The variable rest period determination illustrated in FIG. 3 therefore determines, when a given agent completes a current call or otherwise becomes available (including the completion of any required wrap-up activity or other after-call work), the call center service states for the skill or skills the agent serves. A rest period is then granted based both on the agent occupancy category 222, 224 or 226, and the worst-case call center service state of the various skills the agent serves. Rest periods will thus generally be longer if the agent is more overworked relative to peers or to a set threshold or range, and will be longer if the service states for the skills the agent serves are closer to over-serviced states.
When an agent is granted a rest period as determined in accordance with the above-described rules, the agent may be provided with a notification indicating that such a rest period has been granted and the duration of the rest period. It is possible for the rest period to be curtailed due to a circumstance such as a problematic caller wait time appearing in the interim. In addition, agent breaks, such as those already scheduled in a call center, might be moved forward or appended on to a rest period determined by the above-described rules. These rules can of course also apply to work tasks other than traditional voice calls, such as email, fax, text chat, etc. for which service states are defined and predicted, or simply defined and measured.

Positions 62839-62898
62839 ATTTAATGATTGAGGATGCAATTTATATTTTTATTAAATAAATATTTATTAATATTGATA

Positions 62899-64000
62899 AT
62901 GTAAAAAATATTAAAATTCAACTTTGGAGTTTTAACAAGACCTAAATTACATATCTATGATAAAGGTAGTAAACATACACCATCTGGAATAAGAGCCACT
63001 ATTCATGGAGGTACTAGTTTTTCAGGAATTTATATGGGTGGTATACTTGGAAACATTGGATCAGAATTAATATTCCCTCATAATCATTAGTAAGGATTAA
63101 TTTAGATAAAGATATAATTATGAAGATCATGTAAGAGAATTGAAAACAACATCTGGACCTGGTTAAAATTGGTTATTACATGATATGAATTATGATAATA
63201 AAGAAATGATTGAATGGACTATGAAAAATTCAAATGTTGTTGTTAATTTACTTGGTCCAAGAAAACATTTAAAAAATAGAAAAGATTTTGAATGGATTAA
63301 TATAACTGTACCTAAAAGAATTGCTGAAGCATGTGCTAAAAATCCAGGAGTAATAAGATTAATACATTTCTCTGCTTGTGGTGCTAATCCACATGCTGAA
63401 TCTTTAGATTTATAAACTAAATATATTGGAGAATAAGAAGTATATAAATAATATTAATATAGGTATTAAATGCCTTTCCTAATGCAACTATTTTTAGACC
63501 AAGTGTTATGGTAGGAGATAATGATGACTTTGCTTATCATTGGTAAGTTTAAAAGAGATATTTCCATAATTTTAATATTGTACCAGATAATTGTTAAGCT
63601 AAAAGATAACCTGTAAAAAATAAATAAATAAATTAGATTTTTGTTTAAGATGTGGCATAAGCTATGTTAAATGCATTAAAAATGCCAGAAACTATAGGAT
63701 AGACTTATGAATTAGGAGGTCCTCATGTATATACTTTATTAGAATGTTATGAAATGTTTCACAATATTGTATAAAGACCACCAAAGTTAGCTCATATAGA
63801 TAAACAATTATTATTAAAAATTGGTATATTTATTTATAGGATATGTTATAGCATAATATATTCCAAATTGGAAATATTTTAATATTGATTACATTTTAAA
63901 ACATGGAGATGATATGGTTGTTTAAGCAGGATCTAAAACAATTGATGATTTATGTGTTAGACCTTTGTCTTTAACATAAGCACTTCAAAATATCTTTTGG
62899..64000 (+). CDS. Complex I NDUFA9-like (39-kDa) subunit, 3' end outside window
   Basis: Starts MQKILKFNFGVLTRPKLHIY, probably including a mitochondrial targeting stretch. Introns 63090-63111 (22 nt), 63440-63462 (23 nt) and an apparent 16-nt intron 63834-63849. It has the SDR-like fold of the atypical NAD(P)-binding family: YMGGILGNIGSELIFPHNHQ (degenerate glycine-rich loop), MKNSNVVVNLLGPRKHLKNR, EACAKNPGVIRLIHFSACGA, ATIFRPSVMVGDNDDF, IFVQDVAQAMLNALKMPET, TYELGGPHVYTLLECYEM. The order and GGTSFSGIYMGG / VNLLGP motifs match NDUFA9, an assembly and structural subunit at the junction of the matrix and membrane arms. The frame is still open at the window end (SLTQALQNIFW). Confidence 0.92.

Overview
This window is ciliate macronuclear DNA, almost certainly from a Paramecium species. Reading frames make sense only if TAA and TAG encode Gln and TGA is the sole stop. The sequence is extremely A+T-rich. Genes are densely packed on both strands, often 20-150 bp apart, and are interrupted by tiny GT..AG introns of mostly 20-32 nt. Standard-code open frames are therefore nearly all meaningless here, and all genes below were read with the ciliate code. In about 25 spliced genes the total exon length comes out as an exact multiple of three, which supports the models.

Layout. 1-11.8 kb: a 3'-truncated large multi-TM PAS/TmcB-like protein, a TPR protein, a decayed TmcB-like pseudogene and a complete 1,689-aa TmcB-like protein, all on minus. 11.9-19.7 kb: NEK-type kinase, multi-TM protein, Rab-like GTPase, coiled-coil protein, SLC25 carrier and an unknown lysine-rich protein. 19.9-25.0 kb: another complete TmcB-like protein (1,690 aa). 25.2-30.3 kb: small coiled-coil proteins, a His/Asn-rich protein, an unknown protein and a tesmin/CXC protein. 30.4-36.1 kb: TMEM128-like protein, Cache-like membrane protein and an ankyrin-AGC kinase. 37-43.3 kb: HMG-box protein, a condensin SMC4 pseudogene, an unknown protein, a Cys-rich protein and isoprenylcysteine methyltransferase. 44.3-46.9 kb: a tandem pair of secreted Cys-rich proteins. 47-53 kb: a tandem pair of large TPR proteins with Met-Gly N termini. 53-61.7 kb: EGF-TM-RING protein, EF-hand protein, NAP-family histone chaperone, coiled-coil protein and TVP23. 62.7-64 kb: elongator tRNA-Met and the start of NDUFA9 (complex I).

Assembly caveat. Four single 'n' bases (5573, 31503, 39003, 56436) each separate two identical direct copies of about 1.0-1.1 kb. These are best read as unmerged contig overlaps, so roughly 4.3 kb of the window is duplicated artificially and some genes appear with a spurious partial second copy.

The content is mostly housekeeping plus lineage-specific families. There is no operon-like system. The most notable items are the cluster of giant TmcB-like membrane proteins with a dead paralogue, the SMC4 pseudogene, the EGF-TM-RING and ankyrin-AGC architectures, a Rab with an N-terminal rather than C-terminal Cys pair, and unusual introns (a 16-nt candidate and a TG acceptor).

It should also be noted that in an alternative embodiment, the rest periods could be determined using only the agent occupancy category, or only the service state of the one or more skills the agent handles. As previously noted, there may be no predictive component in certain applications.
In addition, the above-described rest periods determined for a given skill service state can be further adjusted based on factors such as target occupancy. For example, an adjusted rest period may be computed as the sum of a skill service state rest period and a function of target occupancy in percent, as follows: